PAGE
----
Jess’s earliest memory was of a swimming pool. You know the type, blue hard plastic with daisies, bought at K-mart. She remembered sitting inside, happily splashing. She was two maybe three years old.
A Bumble bee fell into the water, buzzing in circles along the surface, searching for escape.
She knew enough to be afraid, but not enough to get out of the water. Instead she moved around the inside, trying to avoid the bee. Of course this only caused it to chase her, current swirling as she moved, bee carried along after her.
She screamed a call for help, unheard. She was alone. In a panic, she swam faster. She remembered her heart pounding, fear experienced for the first time. A memory now engrained. She could not escape. The bee’s sticky legs latched onto her back, crawling upwards toward her hair.
And that was it, all she remembered. Did the bee sting her? Probably. Did someone come to help? Probably not.
An ominous first memory, a foreshadowing of her life to come, too bad she had been only two, maybe three.
Sixteen Years Later
I handed the paper to Dr. Emery then went to sit in the overstuffed chair. All the chairs in her office were overstuffed. I figured it was a shrink thing. She looked at the small essay and began to read, out loud.
The coffins sat next to each other, in death as in life. Their lids closed, two months submerged in the water preventing an open casket.
Jess stood at the back of the funeral parlor, the long aisle stretching before her. The seats were full, her parents not lacking for associates. The only child, she was compelled to walk forward, say something, anything. Unfortunately her feet remained frozen in place, mind a-jumble, filling with seemingly incoherent, unconnected thoughts. The knowledge of what the people in the seats must be thinking filled her.
“The poor girl”
“They think she had something to do with it”
“I heard there was a break-in a few months before. It was probably connected.”
“At least she has the life insurance.”
“She was always on odd child, wouldn’t surprise me if she was involved.”
“At least she’s eighteen, won’t have to go into the system.”
Jess started shaking, unable to stand under the scrutiny. She dropped to her knees, curled into a ball and allowed herself to descend into the darkness of silent wracking sobs.
Dr. Emery looked up from the paper. “We’ve talked about this, Jess. You need to stop referring to yourself in the third person.”
It had been a year since my parents’ disappearance. Ten months since their bodies had broken free of the rope and weights holding them submerged in the Willamette River. A couple of fisherman finding them bloated in the weeds. I thought I was doing fairly well, all things considered. The police had released me, unable to find any evidence of my involvement. I knew I was still a suspect, phone most likely tapped, house under surveillance; a break-in a few months earlier the only other lead. My parents weren’t the type of people to have enemies, no one wanted them dead, and the only one who benefitted was me, to the tune of five hundred thousand in life insurance, a home in Oregon City, and a slightly beat-up pickup truck. I thought I was entitled to a little dissociative disorder. “At least I don’t talk about myself in the third person anymore.”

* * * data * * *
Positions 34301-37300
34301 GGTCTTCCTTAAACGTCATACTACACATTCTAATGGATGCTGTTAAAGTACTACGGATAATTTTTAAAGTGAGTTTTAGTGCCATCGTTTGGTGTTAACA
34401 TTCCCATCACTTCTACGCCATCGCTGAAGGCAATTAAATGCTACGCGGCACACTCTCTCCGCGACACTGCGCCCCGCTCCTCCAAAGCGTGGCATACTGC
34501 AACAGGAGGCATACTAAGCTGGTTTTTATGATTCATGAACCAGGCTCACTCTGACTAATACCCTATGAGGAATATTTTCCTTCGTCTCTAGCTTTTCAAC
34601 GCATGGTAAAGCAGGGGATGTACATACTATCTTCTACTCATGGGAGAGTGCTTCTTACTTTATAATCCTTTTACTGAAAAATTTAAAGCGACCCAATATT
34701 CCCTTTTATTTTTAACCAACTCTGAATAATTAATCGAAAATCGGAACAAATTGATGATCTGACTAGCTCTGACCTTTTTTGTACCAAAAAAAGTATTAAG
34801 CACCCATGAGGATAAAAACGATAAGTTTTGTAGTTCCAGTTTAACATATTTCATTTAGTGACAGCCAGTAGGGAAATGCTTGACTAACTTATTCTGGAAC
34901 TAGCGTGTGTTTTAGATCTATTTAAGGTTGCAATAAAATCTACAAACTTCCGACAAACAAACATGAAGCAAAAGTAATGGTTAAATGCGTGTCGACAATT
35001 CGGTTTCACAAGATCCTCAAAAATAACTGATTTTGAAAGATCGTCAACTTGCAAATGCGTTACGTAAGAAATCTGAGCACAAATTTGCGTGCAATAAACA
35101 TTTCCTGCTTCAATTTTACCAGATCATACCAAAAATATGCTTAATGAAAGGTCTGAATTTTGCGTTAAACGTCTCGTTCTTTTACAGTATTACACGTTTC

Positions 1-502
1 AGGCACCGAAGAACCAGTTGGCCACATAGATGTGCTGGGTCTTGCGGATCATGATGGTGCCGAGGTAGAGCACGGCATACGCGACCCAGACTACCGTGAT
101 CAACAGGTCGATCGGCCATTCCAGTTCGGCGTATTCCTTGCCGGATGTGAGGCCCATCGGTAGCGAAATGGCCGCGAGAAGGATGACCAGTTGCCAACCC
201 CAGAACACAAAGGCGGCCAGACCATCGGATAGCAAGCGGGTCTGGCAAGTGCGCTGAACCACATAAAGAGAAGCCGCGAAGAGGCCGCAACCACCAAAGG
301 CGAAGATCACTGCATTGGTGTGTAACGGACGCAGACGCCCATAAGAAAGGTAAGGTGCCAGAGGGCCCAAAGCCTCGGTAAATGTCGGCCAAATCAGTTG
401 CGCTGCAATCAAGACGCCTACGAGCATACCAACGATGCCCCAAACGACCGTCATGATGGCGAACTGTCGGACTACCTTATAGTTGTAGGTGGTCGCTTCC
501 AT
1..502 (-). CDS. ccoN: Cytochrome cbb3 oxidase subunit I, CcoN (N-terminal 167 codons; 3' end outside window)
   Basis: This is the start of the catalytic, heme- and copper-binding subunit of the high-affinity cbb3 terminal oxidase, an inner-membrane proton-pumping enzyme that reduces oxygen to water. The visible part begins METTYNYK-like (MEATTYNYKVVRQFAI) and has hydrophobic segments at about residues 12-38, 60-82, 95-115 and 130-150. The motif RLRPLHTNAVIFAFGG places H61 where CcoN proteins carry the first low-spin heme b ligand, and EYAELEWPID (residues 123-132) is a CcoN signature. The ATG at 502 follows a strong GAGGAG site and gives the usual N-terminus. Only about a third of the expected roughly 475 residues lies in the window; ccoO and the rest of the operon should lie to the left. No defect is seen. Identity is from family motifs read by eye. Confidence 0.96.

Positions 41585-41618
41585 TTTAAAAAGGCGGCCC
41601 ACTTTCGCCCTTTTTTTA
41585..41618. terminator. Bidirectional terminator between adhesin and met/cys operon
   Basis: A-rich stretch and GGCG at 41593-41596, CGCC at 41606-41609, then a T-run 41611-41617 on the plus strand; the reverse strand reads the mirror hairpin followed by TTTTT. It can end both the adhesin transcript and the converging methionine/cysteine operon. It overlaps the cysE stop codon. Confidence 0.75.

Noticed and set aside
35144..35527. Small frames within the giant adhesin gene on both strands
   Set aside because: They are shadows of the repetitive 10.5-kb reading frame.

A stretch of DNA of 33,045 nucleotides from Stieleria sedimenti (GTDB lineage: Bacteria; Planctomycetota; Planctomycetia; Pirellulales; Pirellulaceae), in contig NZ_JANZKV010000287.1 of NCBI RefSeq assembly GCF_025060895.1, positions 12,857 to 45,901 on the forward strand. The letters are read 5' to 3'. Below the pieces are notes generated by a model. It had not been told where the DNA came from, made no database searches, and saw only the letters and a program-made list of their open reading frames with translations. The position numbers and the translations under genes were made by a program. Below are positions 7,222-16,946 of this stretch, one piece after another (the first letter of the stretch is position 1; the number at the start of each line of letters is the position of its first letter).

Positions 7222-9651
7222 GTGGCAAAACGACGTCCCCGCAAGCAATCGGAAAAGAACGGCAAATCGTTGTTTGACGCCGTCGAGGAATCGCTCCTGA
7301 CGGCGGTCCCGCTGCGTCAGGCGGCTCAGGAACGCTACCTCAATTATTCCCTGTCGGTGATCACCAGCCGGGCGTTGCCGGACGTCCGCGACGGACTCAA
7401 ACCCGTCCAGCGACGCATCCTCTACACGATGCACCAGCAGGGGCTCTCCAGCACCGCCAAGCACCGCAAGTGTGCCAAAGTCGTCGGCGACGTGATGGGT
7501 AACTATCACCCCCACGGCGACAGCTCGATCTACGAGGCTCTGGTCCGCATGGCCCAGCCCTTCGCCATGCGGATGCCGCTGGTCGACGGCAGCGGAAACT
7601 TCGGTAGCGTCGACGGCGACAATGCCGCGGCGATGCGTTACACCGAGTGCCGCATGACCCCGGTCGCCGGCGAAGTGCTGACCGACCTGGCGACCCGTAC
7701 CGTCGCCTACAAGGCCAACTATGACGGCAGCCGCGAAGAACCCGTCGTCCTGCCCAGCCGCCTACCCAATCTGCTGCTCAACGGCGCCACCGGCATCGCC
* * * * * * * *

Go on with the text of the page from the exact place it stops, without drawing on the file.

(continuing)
Dr. Emery picked up her pen, making notations in my file. God only knew what was in there. She’d been my shrink since I was a little girl, normal stuff, ADHD and depression, until a year ago. What my file contained didn’t really matter as long as she kept refilling my prescription. A nervous breakdown during the middle of a funeral warranted happy pills. Thank God because they seemed to be the only thing that kept the voices at bay. Voices I definitely wasn’t telling her about, she already thought I was crazy, well severely depressed, same diff’.
“You asked me to write about my nightmares, they’re kind of in the third person.” Well they were, damn it.
“Yes, I can understand that.” Dr Emery said pouring me a cup of the herbal tea she swore by, before continuing her documentations of my disorders.
I sipped the warm bitter-sweet tea, a hallmark of my weekly visits. I hated the ‘I can understand that’ it was usually followed by the ‘but…..’ typical psychiatrist sandwiching. Hmm, maybe not just therapists, used car salesmen said similar things. Something like, ‘I can understand how you want a sports car but this compact gets much better mileage’.
Dr. Emery sat her pen down. “Jess, if you’re ever going to move past this you need to start to accept it. You can’t do that if you continue to see it as happening to someone else.”
Ooh, she used ‘however’ instead of ‘but’ this time. “I know Doctor, I’m trying, really.”
And I was. I hardly ever thought of myself in the third person anymore; only two, maybe three times a day. And I never spoke to myself or referred to myself as Jess out loud, not above a whisper anyway. She didn’t know any of that though. It was progress as far as I was concerned. No one could recognize my particular brand of crazy if I hid it well. Not too well, I still needed those meds. So no complete recovery for this psycho, at least as far as the good Doctor was concerned.
The pen was back in her hand, she said, “Last session we discussed your dream driven insomnia and how it was affecting your depression. I asked you to keep a log of your nightmares. The paper I just read contains just one dream description, are you sleeping better?”
My dreams would give Satan nightmares. They were not ‘sharing’ material, unless I craved white padded walls, three squares eaten with blunt utensils, and a nice new close fitting wrap around jacket. Shaking my head I said, “No, I have the same dream night after night.” Omission and lying? Not the same thing.
Dr. Emery’s pen flew across the paper making an annoying scratching sound. “Interesting, is the dream exactly the same or do some details change?”